WERTHEIM: They had to send a message. The one problem the NFL has is the issue of player health and safety. This bounty program, this pay- for-pain program completely counter to that. It sounds so trite but the cover up is worse than the crime. People say why is Sean Payton getting a year? He either lied or covered up information. They come with the investigation. You've got to be honest. A pretty strong to send right now. And yes, this -- and there -- nobody is talking about -- the players haven't even been punished yet. So this is going to be a really, really ugly year with the Saints. But truthfully, I don't see -- think you can take a whole lot of issue with that punishment.

LEMON: Hey, can you comment on this really quickly. Tiger Woods won the Arnold Palmer tournament in Florida, his first since 2009. I think it's his first PGA since 2009.

WERTHEIM: Yes, 30 months now. We get the return of madmen and Tiger in the same day.


Everybody thinks Tiger Woods' problems were about the sex scandal and the divorce, and really it was physical. For him to be back out there and winning events, Master starts -- we're two weeks away from the Masters and suddenly the PGA is very interesting. What was missing for Tiger was the aura, this closing. To win this event really sets him up. The PGA looks a lot different than it did a week ago.

LEMON: All right, Jon Wertheim.

Thank you, sir. Really appreciate it.

WERTHEIM: Thanks, Don.

LEMON: We will talk about the Saints bounty and the ruling on that. Be sure to stick around at the top of the hour when "CNN Presents" investigates the program that paid rewards for hits that injured opponents. Plus, get a look inside the culture of an NFL locker room. That story and more straight ahead, "CNN Presents," 8:00 p.m. eastern, right after this broadcast.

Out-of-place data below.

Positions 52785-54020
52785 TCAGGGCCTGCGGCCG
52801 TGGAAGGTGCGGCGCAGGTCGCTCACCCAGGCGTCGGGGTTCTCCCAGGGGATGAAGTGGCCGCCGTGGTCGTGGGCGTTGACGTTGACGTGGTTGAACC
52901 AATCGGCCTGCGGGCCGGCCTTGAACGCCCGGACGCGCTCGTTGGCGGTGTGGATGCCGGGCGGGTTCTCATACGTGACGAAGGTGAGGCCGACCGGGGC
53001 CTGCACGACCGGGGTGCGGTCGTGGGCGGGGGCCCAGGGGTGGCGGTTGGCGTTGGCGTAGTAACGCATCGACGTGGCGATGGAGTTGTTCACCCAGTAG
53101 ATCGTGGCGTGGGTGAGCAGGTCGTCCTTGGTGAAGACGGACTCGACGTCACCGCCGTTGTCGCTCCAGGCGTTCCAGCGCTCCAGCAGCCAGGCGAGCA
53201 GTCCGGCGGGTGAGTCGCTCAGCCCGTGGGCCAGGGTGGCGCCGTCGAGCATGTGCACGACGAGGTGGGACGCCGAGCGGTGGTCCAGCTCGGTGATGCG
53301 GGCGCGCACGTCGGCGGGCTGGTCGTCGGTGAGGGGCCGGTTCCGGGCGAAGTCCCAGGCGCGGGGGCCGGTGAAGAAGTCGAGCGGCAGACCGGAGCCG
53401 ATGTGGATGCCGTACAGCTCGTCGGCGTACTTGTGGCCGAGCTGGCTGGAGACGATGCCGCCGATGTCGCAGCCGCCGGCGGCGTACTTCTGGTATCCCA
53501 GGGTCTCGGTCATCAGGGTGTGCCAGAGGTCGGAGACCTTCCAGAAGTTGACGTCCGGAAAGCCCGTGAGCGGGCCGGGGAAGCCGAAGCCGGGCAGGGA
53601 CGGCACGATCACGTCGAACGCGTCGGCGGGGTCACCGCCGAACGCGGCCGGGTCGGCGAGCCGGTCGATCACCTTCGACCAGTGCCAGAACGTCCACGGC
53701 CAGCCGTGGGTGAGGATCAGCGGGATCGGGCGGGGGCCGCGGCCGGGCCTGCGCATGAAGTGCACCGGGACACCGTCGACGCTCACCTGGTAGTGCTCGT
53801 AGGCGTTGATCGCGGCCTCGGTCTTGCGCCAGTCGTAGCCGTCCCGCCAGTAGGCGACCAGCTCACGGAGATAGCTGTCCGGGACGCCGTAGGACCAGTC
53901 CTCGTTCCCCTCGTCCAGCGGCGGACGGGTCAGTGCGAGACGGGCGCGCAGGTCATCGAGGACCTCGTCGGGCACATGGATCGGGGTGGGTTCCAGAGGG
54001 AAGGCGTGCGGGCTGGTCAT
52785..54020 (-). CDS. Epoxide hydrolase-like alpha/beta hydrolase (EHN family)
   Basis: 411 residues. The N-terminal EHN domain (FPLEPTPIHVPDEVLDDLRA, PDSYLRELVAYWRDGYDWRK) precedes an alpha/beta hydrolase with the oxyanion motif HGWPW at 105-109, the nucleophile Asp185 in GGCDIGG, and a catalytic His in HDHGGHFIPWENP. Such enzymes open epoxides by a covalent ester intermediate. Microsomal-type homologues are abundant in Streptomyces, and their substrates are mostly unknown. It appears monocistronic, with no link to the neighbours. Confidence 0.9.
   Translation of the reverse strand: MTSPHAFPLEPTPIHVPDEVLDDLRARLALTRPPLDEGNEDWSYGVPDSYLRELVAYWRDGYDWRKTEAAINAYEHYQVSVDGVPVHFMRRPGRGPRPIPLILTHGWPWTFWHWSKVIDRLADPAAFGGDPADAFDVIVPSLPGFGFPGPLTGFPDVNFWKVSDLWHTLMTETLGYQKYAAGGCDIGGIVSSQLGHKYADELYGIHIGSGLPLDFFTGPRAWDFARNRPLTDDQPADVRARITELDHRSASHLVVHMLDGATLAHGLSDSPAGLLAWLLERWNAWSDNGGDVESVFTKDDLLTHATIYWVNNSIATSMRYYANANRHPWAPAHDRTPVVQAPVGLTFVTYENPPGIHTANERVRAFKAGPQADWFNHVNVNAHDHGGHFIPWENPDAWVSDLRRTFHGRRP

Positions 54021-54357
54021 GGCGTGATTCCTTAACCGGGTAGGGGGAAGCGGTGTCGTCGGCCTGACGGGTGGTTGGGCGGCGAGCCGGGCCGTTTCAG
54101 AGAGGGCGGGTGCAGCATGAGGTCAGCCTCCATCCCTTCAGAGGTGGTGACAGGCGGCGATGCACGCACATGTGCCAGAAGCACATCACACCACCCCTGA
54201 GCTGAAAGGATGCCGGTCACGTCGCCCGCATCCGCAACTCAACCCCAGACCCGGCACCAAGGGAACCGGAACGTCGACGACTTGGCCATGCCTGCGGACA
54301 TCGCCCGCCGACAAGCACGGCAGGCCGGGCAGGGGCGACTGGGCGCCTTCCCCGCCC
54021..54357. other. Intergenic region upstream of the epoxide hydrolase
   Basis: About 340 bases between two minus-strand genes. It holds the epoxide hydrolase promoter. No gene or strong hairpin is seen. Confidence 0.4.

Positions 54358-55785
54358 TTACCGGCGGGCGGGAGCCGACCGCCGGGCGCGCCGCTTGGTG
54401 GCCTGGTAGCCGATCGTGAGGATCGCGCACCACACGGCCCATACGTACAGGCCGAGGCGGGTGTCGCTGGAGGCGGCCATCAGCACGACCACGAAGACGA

A lot of well-deserved focus lately on the Trayvon Martin case but there is a murder in California that deserves attention as well. A woman -- of five, five children, beaten to death in her living room and a threatening note left behind calling her and her family terrorists. That story in two minutes.


LEMON: An Iraqi woman who was viciously beaten in her Southern California home has now died of her injuries. Her family believes she was the victim of a hate crime. 32-year-old Shana (ph) Himidi was taken off life support yesterday. On Wednesday, she was found on the floor of her suburban San Diego home unconscious and bleeding by her teenaged daughter.


FATIMA AL HIMIDI, VICTIM'S DAUGHTER): You know, I just found her on the floor, as I said, you know, drowned in her own blood.

(END VIDEO CLIP) LEMON: The family has been in the United States since the mid '90s. The threatening note was discovered close to where she was found, telling the family to go back to Iraq, calling them terrorists. A similar note had been found a week earlier but wasn't reported. Police have not yet said whether they were threatening -- or treating the case -- excuse me -- as a hate crime. Social media users have compared it to the Trayvon Martin killing in Sanford, Florida.